My Story

A serious mental illness can have a devastating impact on two people who are very much in love.  Nevertheless, we are the lucky ones.

Jim has always had access to the very best medical care, both in the United States and Canada. His parents never gave up on him while I struggled with my own fears, my anger and my sense of loss.

Manic depressive illness, more commonly known as bipolar disorder, has threatened the stability of our family unit more often that I care to remember. At times, the weight of keeping Jim's illness a secret was almost more than I could bear. Ensuring that our children were not adversely affected by this disease became an impossible task.

I cannot say that I truly understand the disease. I have learned that a precarious balance exists between sanity and madness. I have also learned that it is often impossible to draw the line that separates the two states of mind.

For the more than 30 years, I have been riding an emotional roller coaster. Living with someone suffering from this disease is exciting and scary at the same time. Do I regret the decision to hang on despite the unpredictable highs and lows?

The answer is an emphatic, "No!"

Sure, there has been pain beyond comprehension and anger, at times, beyond control. But my life has also been enriched in ways that I would never have thought possible. And I have discovered the courage, the tenacity and strength to fight for the rights of  all Canadians with mental illnesses.

Jim continues to be held hostage by an illness he has no control over. There is no cure. It is a potentially lethal disease if left untreated or not treated properly. His well-being is dependent on the advances in drug therapies and innovative treatments as well as a supportive family and community environment.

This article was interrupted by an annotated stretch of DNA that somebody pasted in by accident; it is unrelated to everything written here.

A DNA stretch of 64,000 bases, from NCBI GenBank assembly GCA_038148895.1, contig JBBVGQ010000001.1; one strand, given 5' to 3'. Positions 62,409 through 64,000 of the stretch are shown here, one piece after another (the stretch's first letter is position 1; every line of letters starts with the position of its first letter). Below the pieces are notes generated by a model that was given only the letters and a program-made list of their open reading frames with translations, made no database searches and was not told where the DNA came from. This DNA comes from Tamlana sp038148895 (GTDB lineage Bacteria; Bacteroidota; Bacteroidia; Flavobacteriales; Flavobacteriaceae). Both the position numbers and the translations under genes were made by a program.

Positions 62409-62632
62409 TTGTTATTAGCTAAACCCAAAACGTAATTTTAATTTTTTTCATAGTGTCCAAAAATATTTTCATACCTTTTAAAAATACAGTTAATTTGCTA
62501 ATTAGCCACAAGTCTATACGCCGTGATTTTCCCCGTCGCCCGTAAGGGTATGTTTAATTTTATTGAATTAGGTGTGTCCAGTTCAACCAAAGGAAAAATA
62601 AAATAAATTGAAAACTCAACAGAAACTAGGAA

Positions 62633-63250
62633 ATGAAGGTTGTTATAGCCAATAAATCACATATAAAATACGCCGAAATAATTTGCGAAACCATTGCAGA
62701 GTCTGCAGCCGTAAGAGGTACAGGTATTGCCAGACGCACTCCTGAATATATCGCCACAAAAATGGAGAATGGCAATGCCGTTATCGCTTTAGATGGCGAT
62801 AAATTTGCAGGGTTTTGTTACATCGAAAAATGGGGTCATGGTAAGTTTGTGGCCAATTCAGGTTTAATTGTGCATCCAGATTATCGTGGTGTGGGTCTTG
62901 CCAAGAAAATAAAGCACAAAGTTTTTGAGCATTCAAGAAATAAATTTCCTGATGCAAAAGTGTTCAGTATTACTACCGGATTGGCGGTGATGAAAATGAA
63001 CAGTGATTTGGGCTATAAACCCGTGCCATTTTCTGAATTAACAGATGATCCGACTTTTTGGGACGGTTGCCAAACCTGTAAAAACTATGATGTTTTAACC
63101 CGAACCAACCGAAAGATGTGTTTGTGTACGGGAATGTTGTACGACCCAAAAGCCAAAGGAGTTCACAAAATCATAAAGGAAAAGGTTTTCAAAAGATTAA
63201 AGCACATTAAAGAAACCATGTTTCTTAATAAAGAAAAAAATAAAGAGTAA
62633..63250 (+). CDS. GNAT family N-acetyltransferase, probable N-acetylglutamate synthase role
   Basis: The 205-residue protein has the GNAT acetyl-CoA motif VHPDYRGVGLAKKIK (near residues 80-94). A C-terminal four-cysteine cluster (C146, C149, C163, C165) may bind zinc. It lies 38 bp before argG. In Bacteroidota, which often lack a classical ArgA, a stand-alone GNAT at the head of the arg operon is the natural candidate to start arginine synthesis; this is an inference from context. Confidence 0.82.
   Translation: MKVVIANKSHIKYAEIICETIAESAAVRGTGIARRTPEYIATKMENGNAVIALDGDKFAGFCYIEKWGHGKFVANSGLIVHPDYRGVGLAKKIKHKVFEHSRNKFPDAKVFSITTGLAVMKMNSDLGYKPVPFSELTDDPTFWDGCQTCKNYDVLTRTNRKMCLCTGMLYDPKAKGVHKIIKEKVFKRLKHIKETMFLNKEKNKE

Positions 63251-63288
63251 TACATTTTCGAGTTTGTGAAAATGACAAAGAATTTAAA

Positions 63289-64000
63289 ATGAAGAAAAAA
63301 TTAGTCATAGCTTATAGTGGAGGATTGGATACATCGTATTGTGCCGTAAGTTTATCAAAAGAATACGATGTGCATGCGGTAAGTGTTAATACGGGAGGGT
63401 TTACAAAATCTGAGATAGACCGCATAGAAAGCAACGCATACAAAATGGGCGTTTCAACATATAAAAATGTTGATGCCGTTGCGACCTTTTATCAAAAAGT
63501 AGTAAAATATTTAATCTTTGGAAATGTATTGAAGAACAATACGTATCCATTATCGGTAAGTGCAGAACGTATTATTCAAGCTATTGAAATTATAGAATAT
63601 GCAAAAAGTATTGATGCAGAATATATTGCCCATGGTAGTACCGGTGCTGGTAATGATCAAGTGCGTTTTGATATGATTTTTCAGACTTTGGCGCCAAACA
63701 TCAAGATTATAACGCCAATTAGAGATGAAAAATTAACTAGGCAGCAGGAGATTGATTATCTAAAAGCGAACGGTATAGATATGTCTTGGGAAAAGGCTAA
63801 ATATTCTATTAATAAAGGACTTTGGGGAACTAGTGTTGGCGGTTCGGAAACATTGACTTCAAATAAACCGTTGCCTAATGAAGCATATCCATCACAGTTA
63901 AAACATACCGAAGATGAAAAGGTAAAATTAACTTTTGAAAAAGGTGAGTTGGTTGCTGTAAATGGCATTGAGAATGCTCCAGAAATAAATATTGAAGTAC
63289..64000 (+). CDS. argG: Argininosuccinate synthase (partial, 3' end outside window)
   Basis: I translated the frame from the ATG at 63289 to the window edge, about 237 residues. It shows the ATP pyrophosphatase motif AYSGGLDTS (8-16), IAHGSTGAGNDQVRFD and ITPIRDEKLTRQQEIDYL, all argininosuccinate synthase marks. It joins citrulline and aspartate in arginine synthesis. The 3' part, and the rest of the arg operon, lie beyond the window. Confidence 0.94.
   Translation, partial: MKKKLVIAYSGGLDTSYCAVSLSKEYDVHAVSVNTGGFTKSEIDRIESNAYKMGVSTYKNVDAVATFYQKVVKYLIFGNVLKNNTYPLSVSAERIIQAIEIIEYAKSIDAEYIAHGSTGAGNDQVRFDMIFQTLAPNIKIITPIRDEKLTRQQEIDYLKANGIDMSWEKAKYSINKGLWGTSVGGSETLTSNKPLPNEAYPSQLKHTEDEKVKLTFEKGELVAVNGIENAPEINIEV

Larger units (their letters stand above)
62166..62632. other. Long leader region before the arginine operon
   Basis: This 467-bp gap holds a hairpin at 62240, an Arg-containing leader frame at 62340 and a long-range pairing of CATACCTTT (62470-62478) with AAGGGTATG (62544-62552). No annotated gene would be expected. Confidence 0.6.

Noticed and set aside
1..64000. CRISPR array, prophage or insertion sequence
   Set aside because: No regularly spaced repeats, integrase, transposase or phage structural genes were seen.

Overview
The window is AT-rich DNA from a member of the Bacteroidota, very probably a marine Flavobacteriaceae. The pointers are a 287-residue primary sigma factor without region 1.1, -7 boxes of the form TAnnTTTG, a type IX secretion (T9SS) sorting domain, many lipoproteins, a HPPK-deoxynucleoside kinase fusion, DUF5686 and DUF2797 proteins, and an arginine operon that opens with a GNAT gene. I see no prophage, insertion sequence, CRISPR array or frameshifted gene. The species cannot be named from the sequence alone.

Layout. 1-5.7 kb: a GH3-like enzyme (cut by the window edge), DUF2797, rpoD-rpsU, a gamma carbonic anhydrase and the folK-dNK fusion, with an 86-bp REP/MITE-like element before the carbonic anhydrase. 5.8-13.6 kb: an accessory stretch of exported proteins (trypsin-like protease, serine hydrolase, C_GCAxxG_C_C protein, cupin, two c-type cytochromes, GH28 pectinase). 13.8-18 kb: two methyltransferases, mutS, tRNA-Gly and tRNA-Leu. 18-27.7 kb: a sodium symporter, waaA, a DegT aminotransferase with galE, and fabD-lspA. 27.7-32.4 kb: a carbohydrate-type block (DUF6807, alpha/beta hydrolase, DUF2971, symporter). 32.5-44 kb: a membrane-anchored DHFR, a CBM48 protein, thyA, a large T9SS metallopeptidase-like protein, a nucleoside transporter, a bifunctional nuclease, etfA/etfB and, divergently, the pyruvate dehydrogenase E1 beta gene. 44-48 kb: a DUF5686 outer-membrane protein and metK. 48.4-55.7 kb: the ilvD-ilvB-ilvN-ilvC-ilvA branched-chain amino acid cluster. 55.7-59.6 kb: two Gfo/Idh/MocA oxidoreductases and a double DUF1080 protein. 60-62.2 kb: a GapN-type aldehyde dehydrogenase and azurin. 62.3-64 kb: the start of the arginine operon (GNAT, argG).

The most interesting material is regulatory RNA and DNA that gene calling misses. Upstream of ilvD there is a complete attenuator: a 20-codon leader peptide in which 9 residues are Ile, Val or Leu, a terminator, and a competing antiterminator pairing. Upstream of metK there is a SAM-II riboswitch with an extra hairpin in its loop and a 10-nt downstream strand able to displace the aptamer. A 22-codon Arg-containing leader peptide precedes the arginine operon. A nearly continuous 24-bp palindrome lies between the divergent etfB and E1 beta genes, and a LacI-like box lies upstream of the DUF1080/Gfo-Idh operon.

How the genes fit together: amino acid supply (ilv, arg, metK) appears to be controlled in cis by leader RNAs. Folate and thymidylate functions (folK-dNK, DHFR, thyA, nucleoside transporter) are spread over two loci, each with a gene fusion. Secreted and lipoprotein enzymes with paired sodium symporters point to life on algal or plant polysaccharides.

Although Jim hasn't been able to return to a high profile public relations position, he contributes his time to community and hospital committees. Jim also assists others who are unable to navigate their way through the mental health system.

Persons with serious mental illnesses need more than compassion and understanding. Like cancer patients, they are living with life threatening illnesses. Like cancer patients, they need access to excellent health care. Like cancer patients, they also need access to innovative treatments when they become available. Like cancer patients, they can contribute, once again, in a meaningful way to society when the disease is under control.

Recovery from relapses has only been possible because of newer and more effective drugs coming onto the market for people like Jim who are living on the edge. 

Lembi Buchanan
Mental Health Advocate

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